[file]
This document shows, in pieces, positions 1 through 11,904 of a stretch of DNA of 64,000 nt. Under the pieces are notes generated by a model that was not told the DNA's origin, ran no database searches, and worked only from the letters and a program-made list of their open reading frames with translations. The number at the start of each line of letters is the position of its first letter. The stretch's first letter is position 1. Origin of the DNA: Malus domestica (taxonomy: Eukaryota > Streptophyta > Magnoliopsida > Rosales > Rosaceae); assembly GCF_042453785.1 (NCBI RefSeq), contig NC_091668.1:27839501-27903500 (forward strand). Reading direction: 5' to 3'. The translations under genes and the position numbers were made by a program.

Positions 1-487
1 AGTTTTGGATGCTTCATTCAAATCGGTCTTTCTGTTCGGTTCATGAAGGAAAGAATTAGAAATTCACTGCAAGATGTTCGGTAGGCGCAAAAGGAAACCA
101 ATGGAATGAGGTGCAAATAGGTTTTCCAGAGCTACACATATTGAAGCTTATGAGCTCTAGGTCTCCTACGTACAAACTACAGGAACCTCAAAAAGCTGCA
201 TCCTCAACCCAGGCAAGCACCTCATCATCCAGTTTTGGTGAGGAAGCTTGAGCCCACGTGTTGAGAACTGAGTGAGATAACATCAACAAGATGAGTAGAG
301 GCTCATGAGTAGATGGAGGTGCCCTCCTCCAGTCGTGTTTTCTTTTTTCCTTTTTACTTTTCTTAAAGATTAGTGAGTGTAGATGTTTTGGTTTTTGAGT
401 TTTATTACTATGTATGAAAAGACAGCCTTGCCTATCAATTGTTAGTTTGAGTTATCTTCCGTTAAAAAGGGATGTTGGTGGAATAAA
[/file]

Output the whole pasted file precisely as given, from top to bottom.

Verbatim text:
This document shows, in pieces, positions 1 through 11,904 of a stretch of DNA of 64,000 nt. Under the pieces are notes generated by a model that was not told the DNA's origin, ran no database searches, and worked only from the letters and a program-made list of their open reading frames with translations. The number at the start of each line of letters is the position of its first letter. The stretch's first letter is position 1. Origin of the DNA: Malus domestica (taxonomy: Eukaryota > Streptophyta > Magnoliopsida > Rosales > Rosaceae); assembly GCF_042453785.1 (NCBI RefSeq), contig NC_091668.1:27839501-27903500 (forward strand). Reading direction: 5' to 3'. The translations under genes and the position numbers were made by a program.

Positions 1-487
1 AGTTTTGGATGCTTCATTCAAATCGGTCTTTCTGTTCGGTTCATGAAGGAAAGAATTAGAAATTCACTGCAAGATGTTCGGTAGGCGCAAAAGGAAACCA
101 ATGGAATGAGGTGCAAATAGGTTTTCCAGAGCTACACATATTGAAGCTTATGAGCTCTAGGTCTCCTACGTACAAACTACAGGAACCTCAAAAAGCTGCA
201 TCCTCAACCCAGGCAAGCACCTCATCATCCAGTTTTGGTGAGGAAGCTTGAGCCCACGTGTTGAGAACTGAGTGAGATAACATCAACAAGATGAGTAGAG
301 GCTCATGAGTAGATGGAGGTGCCCTCCTCCAGTCGTGTTTTCTTTTTTCCTTTTTACTTTTCTTAAAGATTAGTGAGTGTAGATGTTTTGGTTTTTGAGT
401 TTTATTACTATGTATGAAAAGACAGCCTTGCCTATCAATTGTTAGTTTGAGTTATCTTCCGTTAAAAAGGGATGTTGGTGGAATAAA